•Add term weights to documents

Weights calculated by the standard method of

term frequency * inverse document frequency.


• Calculate results set by standard Boolean methods

• Rank results by vector distances

Relevance feedback in SIRE

SIRE (Syracuse Information Retrieval Experiment)

Relevance feedback is particularly important with Boolean

retrieval because it allow the results set to be expanded

• Results set is created by standard Boolean retrieval

• User selects one document from results set

• Other documents in collection are ranked by vector

distance from this document

Boolean model as fuzzy sets

d is more or less in A.



Basic concept

•A document has a term weight associated with each index term. The term weight measures the degree to which that term characterizes the document.

•Term weights are in the range [0, 1]. (In the standard Boolean model all weights are either 0 or 1.)

•For a given query, calculate the similarity between the query and each document in the collection.

•This calculation is needed for every document that has a non-zero weight for any of the terms in the query.

MMM: Mixed Min and Max model

Fuzzy set theory

dAis the degree of membership of an element to set A

intersection (and)

dAB = min(dA, dB)

union (or)

dAB = max(dA, dB)

MMM: Mixed Min and Max model

Fuzzy set theory example

standard fuzzy

set theory set theory



and dAB10000.5000

or dAB11100.70.50.70

MMM: Mixed Min and Max model

Terms: A1, A2, . . . , An

DocumentD, with index-term weights: dA1, dA2, . . . , dAn

Qor = (A1or A2or . . . or An)

Query-document similarity:

S(Qor, D) = Cor1 * max(dA1, dA2,.. , dAn) + Cor2 * min(dA1, dA2,.. , dAn)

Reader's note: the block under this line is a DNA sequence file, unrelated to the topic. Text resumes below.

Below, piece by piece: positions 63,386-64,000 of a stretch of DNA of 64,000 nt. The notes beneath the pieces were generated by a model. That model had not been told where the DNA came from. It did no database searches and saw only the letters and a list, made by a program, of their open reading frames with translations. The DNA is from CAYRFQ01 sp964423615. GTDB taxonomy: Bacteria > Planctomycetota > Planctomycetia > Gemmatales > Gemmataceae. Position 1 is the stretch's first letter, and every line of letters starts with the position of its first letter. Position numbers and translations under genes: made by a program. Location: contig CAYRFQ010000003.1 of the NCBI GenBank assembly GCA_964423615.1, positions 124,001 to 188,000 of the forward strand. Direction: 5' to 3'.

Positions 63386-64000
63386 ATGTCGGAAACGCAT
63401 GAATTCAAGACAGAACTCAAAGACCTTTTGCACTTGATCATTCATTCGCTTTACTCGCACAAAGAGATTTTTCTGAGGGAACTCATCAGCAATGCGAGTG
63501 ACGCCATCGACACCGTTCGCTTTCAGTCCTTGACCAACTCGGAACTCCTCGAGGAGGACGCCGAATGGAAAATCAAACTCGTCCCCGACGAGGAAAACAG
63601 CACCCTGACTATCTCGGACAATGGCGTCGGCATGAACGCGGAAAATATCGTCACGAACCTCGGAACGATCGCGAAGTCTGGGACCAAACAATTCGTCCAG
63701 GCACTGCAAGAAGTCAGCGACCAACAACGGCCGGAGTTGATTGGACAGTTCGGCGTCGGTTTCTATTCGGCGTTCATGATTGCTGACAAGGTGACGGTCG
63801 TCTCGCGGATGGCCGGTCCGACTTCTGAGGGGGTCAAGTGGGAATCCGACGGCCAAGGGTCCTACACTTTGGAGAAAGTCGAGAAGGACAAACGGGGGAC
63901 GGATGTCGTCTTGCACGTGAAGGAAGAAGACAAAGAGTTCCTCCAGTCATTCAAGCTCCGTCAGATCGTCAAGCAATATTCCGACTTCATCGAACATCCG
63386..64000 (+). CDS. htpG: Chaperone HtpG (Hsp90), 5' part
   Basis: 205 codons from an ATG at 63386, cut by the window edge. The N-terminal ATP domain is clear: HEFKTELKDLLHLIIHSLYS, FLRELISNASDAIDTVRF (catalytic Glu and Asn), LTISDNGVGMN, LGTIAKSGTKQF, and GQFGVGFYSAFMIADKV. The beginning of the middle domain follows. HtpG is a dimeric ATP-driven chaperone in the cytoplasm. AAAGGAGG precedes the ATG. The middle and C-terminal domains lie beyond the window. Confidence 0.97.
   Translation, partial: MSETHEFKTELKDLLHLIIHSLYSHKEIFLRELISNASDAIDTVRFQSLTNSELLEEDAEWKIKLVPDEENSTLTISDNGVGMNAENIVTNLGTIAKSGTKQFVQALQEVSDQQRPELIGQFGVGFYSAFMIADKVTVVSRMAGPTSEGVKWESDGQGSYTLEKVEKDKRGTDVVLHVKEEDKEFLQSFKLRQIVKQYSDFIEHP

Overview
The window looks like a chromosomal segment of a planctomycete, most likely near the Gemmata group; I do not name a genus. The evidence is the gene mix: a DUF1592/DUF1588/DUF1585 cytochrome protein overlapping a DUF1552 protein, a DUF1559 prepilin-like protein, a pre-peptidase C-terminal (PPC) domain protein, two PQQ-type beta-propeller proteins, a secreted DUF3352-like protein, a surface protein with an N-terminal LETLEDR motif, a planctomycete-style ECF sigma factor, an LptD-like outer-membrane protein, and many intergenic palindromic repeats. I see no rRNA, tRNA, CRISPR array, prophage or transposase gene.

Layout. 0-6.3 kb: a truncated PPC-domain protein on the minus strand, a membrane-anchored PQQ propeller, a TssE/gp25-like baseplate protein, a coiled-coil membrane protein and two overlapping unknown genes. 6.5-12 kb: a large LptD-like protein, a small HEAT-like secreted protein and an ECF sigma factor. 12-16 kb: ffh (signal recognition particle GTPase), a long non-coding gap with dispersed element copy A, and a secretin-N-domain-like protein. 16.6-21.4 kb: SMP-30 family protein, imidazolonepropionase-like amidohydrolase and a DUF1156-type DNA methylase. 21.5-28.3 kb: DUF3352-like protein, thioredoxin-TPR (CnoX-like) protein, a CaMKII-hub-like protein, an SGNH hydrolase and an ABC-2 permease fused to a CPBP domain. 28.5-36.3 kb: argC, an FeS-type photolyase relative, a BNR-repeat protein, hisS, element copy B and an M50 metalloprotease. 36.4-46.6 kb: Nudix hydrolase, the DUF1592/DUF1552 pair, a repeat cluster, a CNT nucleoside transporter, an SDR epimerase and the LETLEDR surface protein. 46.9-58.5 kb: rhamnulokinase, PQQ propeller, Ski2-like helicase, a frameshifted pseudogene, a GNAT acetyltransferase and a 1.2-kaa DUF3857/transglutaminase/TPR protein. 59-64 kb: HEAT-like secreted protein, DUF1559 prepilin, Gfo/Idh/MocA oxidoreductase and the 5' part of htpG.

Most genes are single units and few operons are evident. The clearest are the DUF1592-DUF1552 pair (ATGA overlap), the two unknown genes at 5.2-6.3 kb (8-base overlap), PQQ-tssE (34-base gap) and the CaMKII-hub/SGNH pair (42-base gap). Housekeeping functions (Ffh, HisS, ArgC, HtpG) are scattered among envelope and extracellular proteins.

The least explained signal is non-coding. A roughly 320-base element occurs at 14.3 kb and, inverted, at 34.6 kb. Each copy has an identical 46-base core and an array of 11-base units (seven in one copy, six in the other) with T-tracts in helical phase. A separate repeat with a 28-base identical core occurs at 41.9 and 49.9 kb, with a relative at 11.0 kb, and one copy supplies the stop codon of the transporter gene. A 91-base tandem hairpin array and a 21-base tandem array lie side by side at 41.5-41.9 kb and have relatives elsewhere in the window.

where Cor1 + Cor2 = 1

MMM: Mixed Min and Max model

Terms: A1, A2, . . . , An

DocumentD, with index-term weights: dA1, dA2, . . . , dAn

Qand = (A1and A2and . . . and An)

Query-document similarity:

S(Qand, D) = Cand1 * min(dA1,.. , dAn) + Cand2 * max(dA1,.. , dAn)

where Cand1 + Cand2 = 1

MMM: Mixed Min and Max model

Experimental values:

Cand1 in range [0.5, 0.8]

Cor1 > 0.2

Computational cost is low. Retrieval performance much improved.

Other Models

Paice model

The MMM model considers only the maximum and minimum document weights. The Paice model takes into account all of the document weights. Computational cost is higher than MMM.

P-norm model

DocumentD, with term weights: dA1, dA2, . . . , dAn

Query terms are given weights, a1, a2, . . . ,an

Operators have coefficients that indicate degree of strictness

Query-document similarity is calculated by considering each document and query as a point in n space.

Test data





Percentage improvement over standard Boolean model (average best precision)

Lee and Fox, 1988


E. Fox, S. Betrabet, M. Koushik, W. Lee, Extended Boolean Models, Frake, Chapter 15

Methods based on fuzzy set concepts